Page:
As it turns out, unicorns look a lot like ponies!

There was also sword fighting, minstrels, axe throwing (which I expected to be good at but wasn’t) and archery (which I was better at). And face-painting, which probably had the longest line of all.

Good job, town leaders! It was kinda hokey, but then again it was also kinda fun.

Another Wellington trip

Three of my first four weeks in the new job will include a trip to Wellington. This week I stayed in a brand new hotel, the Microtel by Wyndham. It was a tiny room, with only a skylight window. Weird.

Here’s a couple shots from the trip…

Labor omnia vincit. A bold thing to say in 1929, on the eve of the Great Depression. And now, with the Labour Party in total control of the government, there’s a special irony to this building being tenanted by the Wellington Rubber Stamp Co.

Yesterday’s spectacular sunrise…

Hello Dali

Today we saw the big Salvador Dali exhibit that’s playing at Spark Arena. It’s modeled on the Van Gogh exhibits that have been so successful.

The literal and figurative centerpiece of the show was a room with these giant screens showing animated and deconstructed images of the man and his work. Following the advice of a pétanque player we talked to at the luncheon, we headed straight for the big room and watched the whole 30-minute montage with its electronic chill soundtrack. Pretty neat. Then we worked our way back through to the beginning of the exhibit and read some of the explanatory notes. Our way was a way better approach!

I wasn’t a huge Dali fan before, and that hasn’t changed much. But I did come away with a much better appreciation for the breadth and intricacy of his work.

5 years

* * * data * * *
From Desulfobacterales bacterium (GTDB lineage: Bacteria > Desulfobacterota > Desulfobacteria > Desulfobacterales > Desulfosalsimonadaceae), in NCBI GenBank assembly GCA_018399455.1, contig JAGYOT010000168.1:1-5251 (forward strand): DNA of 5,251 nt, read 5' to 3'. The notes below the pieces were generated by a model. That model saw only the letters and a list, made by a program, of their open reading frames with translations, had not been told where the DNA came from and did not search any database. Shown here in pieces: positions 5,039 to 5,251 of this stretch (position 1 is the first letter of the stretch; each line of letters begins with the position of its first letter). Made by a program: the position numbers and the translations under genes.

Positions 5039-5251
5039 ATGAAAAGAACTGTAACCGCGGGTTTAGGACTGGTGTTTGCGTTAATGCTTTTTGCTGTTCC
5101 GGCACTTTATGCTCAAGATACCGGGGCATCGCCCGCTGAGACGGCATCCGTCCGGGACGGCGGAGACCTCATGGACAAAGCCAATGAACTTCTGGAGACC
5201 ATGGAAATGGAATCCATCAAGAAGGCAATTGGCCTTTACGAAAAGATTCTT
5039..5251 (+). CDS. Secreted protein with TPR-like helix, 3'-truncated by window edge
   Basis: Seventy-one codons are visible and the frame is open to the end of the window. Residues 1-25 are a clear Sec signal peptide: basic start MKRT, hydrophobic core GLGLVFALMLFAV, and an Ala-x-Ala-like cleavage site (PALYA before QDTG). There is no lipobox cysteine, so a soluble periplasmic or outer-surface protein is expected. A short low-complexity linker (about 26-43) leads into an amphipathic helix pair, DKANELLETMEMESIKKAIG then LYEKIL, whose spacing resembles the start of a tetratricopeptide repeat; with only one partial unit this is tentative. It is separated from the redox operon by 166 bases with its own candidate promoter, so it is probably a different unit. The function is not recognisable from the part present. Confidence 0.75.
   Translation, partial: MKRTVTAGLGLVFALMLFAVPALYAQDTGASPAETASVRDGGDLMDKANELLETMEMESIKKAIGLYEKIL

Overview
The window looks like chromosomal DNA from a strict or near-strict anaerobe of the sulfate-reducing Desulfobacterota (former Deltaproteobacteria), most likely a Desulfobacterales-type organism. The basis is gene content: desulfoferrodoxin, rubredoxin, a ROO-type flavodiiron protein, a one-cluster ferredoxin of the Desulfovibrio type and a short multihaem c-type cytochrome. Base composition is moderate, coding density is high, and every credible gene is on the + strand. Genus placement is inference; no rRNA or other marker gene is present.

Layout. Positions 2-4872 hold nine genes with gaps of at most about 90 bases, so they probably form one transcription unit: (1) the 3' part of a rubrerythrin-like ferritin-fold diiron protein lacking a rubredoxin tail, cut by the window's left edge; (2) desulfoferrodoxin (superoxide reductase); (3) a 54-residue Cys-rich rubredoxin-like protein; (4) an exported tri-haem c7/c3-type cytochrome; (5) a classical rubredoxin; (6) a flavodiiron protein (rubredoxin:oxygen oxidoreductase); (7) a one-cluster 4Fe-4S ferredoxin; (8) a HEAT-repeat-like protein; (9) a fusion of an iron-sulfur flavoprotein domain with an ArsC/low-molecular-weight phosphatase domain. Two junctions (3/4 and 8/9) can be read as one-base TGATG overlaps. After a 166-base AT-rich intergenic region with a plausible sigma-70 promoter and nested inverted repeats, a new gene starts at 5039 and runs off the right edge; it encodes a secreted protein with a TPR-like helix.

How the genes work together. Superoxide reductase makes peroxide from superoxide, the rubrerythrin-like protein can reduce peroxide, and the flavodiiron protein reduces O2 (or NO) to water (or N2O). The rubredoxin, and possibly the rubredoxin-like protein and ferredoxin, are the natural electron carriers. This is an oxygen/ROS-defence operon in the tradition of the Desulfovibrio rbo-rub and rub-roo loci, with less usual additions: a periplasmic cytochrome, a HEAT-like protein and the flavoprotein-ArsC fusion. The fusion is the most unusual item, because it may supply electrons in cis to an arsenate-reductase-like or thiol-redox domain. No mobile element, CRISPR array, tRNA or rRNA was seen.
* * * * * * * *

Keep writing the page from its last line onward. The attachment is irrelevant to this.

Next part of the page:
Today is Queen’s Birthday holiday. It has special significance to us because we arrived in NZ on Queen’s Birthday five years ago.

To celebrate, we had a drink at the very first restaurant we went to then, still jet-lagged and confused about how few things were open.

It’s been such a wonderful place to live out both the Trump era and the COVID-19 pandemic. We’ve learned to never say forever, but we can’t imagine the circumstances that would bring us back to the USA.

Silver boules

Yesterday was the 25th anniversary of the Northcote Pétanque Club. We had the usual monthly tournament (in the rain), followed by a nice lunch, presentation of awards, and reminiscences from some of the founding members.

PS — not sure if you’ll be able to read it but on the newsletter there’s an article about me making the citywide team that will challenge our Wellington rivals for possession of the Chanticleer Cup in a couple of months.

Back to Wellington

Here’s a few shots from my trip to Wellington last week for new job orientation… It was Wellington I first fell in love with in NZ. But I think it would feel claustrophobic after while and also cold and windy, so I’m glad we didn’t end up there. But it’s still a pretty town.

Part of the Parliamentary complex, and the Parliament front lawn that was recently occupied by protesters.

This building wrapped in construction safety netting made me think we don’t need Christo and Jeanne-Claude as much any more.

I liked this jaunty fellow.

Out of this world

We went to the planetarium the other night for a live programme about what we could expect to see in our skies over the next few weeks. The planetarium itself was pretty good, but the guy doing the narration was super boring and had this lulling quality in his voice. I was out cold in just a few minutes.

No, sweetie, there wasn’t a pillow fight

That’s the living room floor covered in feathers, and the proud hunter wondering why we don’t appreciate her gifts.

Surprisingly, Lee was able to shoo the bird outside and it eventually flew away. I guess all that dinosaur DNA makes them tougher than they look.

The best of rides, the worst of rides

That top picture is the trusty minivan parked in my reserved spot for the very last time.

Below is a 1959 Impala who pulled into a garage just ahead of me recently. It was beautiful, but as I watched it jounce over the speed bumps I had a chance to reflect on what I really value in a car. Like, sure, if I were made of money I would let my horizons widen out a bit. But having to limit myself to one? Boringly, the minivan wins every time.